Remarks by Ambassador Rosemary DiCarlo, U.S. Deputy Permanent Representative to the United Nations, at a General Assembly Meeting Commemorating Human Space Flight

Rosemary A. DiCarlo
Deputy Permanent Representative to the United Nations 
U.S. Mission to the United Nations 
New York, NY
April 7, 2011


Thank you, Mr. President. Humanity’s journey beyond Earth famously began as the Space Race: a high-stakes struggle for security and prestige between two competitors -- the United States and the Soviet Union. Today the Space Race is over, and thanks to the remarkably improved atmosphere of cooperation, we have all won.

Space exploration is no longer a competition. It is a vital aspect of modern science and an endeavor requiring close cooperation between international partners in pursuit of our scientific and technological goals. The United States and Russia’s work together on space science and exploration has long been, and continues to be, a model of productive partnership between nations. Earlier this week, Russia’s latest Soyuz mission was the latest to carry both Russian and American nationals to the International Space Station. Next week, the chiefs of our space agencies, NASA and Roscosmos, will meet in Moscow to discuss future projects and missions that will push the frontiers of human knowledge of space farther than ever before.

The accomplishments of space exploration stretch beyond learning about our planet and universe, and have provided the technological basis for innovations in computer technology, medicine, renewable energy, and countless other fields. What is more, human spaceflight has turned into one of the world’s truly international undertakings, with citizens from over thirty different countries—from Afghanistan to Vietnam—traveling beyond Earth’s atmosphere. In the coming years, these intrepid explorers will be joined by citizens from other nations.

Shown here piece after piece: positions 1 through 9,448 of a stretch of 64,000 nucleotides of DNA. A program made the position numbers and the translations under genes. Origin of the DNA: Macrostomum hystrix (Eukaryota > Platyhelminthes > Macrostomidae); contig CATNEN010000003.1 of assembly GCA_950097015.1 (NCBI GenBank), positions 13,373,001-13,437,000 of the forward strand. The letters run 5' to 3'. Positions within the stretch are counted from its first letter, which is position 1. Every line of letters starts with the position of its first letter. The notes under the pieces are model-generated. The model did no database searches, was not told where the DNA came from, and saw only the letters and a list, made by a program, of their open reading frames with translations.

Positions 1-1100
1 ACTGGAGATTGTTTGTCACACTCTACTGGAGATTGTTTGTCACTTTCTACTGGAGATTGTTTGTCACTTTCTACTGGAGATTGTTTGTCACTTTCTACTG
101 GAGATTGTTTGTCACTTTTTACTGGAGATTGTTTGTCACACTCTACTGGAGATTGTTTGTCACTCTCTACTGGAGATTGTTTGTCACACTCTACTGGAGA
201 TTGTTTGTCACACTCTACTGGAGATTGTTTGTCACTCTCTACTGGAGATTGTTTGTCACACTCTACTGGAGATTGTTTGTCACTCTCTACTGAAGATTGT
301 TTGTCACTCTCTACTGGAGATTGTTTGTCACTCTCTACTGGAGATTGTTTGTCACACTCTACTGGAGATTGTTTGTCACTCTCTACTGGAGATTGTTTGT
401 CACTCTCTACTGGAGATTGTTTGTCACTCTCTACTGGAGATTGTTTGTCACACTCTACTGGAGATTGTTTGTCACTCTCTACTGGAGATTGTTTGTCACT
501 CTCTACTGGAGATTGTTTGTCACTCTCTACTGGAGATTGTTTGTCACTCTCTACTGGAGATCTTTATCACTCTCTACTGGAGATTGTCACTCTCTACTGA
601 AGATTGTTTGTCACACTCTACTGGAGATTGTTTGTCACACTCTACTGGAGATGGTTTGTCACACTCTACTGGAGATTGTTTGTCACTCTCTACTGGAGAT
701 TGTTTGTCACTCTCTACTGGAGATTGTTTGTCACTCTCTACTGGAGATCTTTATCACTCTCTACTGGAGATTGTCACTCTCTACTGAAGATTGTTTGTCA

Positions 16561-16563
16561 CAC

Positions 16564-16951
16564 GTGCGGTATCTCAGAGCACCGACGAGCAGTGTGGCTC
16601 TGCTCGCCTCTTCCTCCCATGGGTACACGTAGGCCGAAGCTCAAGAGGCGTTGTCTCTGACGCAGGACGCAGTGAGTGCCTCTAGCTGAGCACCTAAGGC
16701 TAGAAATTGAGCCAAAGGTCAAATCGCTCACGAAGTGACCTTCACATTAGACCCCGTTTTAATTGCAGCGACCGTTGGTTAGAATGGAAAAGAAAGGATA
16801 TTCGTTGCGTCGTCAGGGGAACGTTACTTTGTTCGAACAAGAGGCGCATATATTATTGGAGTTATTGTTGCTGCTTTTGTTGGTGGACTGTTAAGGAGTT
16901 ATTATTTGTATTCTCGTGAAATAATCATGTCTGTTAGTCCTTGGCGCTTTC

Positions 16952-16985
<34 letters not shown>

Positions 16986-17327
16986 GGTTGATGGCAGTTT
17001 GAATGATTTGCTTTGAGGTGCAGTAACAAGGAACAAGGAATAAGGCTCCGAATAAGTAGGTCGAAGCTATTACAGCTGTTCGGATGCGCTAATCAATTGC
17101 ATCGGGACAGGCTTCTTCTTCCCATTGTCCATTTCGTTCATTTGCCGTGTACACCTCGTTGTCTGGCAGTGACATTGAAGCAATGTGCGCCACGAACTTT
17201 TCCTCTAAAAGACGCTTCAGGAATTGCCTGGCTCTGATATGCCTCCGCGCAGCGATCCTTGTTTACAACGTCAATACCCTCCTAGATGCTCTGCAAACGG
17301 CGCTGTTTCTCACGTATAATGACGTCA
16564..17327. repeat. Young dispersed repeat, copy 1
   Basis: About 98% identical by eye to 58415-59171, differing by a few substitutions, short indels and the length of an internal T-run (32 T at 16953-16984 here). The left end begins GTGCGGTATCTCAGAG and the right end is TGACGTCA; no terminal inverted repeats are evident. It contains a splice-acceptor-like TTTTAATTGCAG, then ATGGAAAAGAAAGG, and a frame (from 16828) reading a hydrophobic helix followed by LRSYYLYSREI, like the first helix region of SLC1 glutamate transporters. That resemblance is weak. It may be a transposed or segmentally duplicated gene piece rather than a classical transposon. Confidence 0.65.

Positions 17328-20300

The 50th anniversary of human spaceflight is a proper occasion to reflect upon humanity’s achievements in space and to renew our commitment to realizing our common aspirations. Through cooperative space exploration all nations that operate in space find their horizons broadened, their knowledge enhanced, and the lives of their citizens improved. As President Kennedy said in 1962, “We set sail on this new sea because there is new knowledge to be gained, and new rights to be won, and they must be won and used for the progress of all people.” Those words ring just as true today. For all these reasons, the United States is honored to have co-sponsored the resolution we have just adopted and join in the commemoration of this historic milestone.


PRN: 2011/073